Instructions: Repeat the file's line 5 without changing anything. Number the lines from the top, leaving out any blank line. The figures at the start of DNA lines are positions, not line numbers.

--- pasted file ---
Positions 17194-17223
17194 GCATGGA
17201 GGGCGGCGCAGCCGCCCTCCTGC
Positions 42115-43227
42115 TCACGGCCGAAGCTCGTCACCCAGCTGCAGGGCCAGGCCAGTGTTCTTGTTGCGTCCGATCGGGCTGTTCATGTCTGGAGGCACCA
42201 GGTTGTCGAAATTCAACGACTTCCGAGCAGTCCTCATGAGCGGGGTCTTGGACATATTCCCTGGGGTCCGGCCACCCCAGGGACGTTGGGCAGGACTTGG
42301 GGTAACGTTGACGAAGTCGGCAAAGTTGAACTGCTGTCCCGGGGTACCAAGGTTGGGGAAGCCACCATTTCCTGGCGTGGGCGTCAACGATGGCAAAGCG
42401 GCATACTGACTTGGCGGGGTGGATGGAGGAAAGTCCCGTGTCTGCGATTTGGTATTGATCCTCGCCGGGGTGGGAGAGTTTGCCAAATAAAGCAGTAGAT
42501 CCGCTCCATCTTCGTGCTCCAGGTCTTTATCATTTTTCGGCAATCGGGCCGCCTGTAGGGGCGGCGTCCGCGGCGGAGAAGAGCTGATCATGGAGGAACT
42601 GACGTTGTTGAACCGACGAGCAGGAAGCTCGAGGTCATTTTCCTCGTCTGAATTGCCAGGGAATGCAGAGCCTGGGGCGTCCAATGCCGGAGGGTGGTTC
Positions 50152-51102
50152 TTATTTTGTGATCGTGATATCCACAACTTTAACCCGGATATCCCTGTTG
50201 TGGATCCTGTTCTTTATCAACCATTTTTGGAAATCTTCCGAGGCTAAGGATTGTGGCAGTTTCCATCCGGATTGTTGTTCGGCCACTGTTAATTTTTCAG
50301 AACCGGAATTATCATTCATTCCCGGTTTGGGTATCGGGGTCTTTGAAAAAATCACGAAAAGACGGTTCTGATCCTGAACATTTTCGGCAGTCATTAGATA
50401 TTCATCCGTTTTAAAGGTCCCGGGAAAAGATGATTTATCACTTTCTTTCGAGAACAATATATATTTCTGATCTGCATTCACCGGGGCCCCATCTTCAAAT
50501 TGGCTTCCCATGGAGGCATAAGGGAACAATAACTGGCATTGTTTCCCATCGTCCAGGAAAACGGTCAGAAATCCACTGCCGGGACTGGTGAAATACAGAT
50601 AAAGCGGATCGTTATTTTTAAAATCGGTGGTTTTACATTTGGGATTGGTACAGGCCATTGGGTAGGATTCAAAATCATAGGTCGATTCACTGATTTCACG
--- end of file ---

42115 TCACGGCCGAAGCTCGTCACCCAGCTGCAGGGCCAGGCCAGTGTTCTTGTTGCGTCCGATCGGGCTGTTCATGTCTGGAGGCACCA